Wasted Education: How We Fail Our Graduates in Science, Technology, Engineering, and Math (Hardcover)

Wasted Education: How We Fail Our Graduates in Science, Technology, Engineering, and Math By John D. Skrentny Cover Image

Wasted Education: How We Fail Our Graduates in Science, Technology, Engineering, and Math (Hardcover)

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An urgent reality check for America’s blinkered fixation on STEM education.

We live in an era of STEM obsession. Not only do tech companies dominate American enterprise and economic growth while complaining of STEM shortages, but we also need scientific solutions to impending crises. As a society, we have poured enormous resources—including billions of dollars—into cultivating young minds for well-paid STEM careers. Yet despite it all, we are facing a worker exodus, with as many as 70% of STEM graduates opting out of STEM work. Sociologist John D. Skrentny investigates why, and the answer, he shows, is simple: the failure of STEM jobs.

Wasted Education reveals how STEM work drives away bright graduates as a result of  “burn and churn” management practices, lack of job security, constant training for a neverending stream of new—and often socially harmful—technologies, and the exclusion of women, people of color, and older workers. Wasted Education shows that if we have any hope of improving the return on our STEM education investments, we have to change the way we’re treating the workers on whom our future depends.

John D. Skrentny is professor of sociology at the University of California, San Diego. He has authored and edited books about education and employment opportunities, and his work has appeared in Science, Proceedings of the National Academy of SciencesThe New York Times, and The Wall Street Journal.
Product Details ISBN: 9780226825793
ISBN-10: 0226825795
Publisher: University of Chicago Press
Publication Date: November 17th, 2023
Pages: 256
Language: English
"[Wasted Education] asks important questions that encourage readers to think more deeply about what a meaningful education is (and is for) and the nature of meaningful work."
— Science

"For Skrentny, the purpose of [Wasted Education] is not to deny the need for STEM skills but rather to ‘rebalance a debate’ that is dominated by what he calls the ‘STEM education industrial complex’—namely, large corporations that lobby for more STEM workers but make little effort to retain staff by stamping out the toxic work cultures that push so many staff to leave."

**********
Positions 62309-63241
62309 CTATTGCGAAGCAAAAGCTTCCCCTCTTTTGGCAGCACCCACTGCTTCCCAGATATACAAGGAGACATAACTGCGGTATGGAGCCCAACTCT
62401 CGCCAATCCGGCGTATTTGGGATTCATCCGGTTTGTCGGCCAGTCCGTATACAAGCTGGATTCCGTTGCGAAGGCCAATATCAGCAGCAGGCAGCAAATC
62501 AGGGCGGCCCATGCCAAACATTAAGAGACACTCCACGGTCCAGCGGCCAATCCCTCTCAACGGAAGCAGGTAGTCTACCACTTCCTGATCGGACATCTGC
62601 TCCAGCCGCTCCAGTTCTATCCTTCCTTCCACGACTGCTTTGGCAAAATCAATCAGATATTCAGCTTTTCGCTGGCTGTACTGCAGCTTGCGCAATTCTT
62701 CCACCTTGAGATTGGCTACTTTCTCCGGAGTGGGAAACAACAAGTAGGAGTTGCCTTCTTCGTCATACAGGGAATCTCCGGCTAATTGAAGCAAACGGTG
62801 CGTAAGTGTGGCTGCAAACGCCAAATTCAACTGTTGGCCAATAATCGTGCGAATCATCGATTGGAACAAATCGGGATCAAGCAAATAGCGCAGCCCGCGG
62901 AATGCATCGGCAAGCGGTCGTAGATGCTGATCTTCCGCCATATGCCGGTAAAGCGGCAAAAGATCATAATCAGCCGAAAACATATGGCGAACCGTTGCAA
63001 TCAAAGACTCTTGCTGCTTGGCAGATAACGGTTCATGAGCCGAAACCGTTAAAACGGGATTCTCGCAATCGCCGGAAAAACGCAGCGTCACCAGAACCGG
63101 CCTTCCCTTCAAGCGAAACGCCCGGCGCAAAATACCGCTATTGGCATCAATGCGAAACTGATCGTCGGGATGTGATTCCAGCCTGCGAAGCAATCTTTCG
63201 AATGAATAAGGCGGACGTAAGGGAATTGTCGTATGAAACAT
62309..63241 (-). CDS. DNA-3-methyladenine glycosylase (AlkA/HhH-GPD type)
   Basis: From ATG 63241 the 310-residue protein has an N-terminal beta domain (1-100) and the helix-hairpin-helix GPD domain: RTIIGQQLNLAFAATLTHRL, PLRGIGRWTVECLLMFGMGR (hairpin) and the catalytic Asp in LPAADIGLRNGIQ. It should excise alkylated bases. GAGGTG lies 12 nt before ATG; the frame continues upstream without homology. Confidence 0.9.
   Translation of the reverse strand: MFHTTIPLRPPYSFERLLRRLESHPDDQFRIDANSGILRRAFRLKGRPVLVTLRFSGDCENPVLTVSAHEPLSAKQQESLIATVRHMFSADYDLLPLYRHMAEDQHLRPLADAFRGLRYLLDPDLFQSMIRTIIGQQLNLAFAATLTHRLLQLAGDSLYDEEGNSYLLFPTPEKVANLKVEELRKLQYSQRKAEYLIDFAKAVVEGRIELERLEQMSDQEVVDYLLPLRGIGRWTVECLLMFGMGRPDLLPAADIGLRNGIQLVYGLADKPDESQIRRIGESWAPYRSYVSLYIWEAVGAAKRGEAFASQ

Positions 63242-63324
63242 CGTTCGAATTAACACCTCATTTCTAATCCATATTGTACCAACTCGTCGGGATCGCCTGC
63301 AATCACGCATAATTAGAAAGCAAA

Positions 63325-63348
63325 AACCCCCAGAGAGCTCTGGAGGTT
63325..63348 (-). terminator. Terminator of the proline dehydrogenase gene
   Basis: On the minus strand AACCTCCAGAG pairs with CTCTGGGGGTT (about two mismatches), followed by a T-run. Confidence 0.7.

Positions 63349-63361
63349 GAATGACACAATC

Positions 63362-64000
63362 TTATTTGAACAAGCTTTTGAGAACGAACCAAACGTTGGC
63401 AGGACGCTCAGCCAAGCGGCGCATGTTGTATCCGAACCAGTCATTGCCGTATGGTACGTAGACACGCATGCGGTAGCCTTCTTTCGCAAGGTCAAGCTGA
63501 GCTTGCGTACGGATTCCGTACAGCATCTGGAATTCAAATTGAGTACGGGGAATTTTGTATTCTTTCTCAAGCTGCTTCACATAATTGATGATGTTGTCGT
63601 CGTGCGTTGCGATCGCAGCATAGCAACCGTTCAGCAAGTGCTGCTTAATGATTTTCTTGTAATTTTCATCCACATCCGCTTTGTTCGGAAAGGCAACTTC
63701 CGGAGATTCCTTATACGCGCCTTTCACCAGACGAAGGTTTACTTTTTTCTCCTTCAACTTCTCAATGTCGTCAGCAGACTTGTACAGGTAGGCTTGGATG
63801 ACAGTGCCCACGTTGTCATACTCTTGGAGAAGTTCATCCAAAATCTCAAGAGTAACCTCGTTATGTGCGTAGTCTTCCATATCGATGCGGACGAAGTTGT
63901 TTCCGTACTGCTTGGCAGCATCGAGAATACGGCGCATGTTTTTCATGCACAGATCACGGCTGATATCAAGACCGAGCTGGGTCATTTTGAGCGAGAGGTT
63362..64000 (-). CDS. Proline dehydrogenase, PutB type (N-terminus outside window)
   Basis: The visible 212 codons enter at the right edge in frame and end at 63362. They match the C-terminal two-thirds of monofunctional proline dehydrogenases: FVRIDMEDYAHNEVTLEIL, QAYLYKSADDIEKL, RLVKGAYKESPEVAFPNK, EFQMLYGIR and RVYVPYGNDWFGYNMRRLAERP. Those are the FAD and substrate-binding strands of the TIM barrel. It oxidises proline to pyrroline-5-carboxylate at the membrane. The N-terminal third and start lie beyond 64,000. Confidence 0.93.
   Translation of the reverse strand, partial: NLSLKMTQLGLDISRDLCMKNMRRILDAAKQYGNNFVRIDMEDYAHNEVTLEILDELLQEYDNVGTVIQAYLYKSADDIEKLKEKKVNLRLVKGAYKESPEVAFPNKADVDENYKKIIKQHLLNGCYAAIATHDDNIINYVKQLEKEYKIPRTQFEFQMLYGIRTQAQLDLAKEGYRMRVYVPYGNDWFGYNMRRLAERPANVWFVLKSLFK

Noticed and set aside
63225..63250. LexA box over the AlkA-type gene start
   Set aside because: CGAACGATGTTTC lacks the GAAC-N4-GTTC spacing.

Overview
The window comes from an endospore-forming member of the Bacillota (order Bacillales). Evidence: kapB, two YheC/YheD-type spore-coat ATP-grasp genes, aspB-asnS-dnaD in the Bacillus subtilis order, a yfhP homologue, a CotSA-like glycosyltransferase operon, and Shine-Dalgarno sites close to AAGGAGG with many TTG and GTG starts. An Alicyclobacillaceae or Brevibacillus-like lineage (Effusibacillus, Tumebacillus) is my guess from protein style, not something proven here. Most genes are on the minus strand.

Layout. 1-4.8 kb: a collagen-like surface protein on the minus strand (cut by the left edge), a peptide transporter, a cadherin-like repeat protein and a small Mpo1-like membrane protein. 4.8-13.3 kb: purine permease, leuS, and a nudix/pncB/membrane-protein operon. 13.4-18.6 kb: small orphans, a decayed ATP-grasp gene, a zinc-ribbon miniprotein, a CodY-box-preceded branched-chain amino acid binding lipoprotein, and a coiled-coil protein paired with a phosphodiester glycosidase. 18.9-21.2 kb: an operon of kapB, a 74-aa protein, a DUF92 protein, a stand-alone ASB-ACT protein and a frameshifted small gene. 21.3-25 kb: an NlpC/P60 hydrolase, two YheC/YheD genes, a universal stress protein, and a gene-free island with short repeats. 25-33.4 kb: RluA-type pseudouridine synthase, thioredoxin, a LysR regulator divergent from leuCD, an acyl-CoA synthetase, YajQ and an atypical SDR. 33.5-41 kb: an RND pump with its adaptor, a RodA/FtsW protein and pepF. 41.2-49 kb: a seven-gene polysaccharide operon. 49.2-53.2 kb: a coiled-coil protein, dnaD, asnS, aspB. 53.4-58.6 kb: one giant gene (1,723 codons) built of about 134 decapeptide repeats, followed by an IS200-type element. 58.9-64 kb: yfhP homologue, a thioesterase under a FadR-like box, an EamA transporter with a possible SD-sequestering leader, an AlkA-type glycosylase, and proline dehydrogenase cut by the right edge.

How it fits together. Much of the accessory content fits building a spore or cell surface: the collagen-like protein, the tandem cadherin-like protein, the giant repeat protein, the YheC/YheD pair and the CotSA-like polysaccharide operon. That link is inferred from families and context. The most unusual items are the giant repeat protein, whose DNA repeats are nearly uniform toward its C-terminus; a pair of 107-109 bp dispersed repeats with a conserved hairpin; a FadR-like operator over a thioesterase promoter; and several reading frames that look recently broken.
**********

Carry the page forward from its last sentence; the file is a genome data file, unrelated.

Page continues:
— Times Higher Education

"Wasted Education provides the useful service of broadening how educators and administrators evaluate the 'success' of efforts to increase the number and diversity of STEM students and their transfer and adaptation to the workplace. . .Driving away STEM talent through workplace policies—low pay, dwindling job security, 'burn and churn' management practices, lack of mentorship, etc.—must be addressed to meet the systemic needs of the economy for a qualified workforce. . .Wasted Education spotlights this neglected issue and opens opportunities for discussion and improvement."
— Choice

With research rigor and bracing clarity, Wasted Education reveals America’s real STEM problem—and the real costs of a hustling, relentless corporate culture.”
— Margaret O’Mara | author of "The Code: Silicon Valley and the Remaking of America"

“This important book highlights how the unprecedented effort to push students into STEM degrees is both misguided and wasted by the lack of opportunity when they hit the job market. The STEM effort to do economic planning with students should be the biggest issue in economic policy. ”
— Peter Cappelli | author of "Our Least Important Asset: How the Relentless Focus on Finance and Accounting Hurts Workers and Business"

Wasted Education is a welcome and crucially important perspective on American education and workforce policy. Skrentny’s argument—that employers must share responsibility with schools for nurturing and rewarding STEM talent throughout their lives—must become a mantra if we're to see anything more than minimal improvement in our national human-capital system.”
— Mitchell Stevens | Stanford University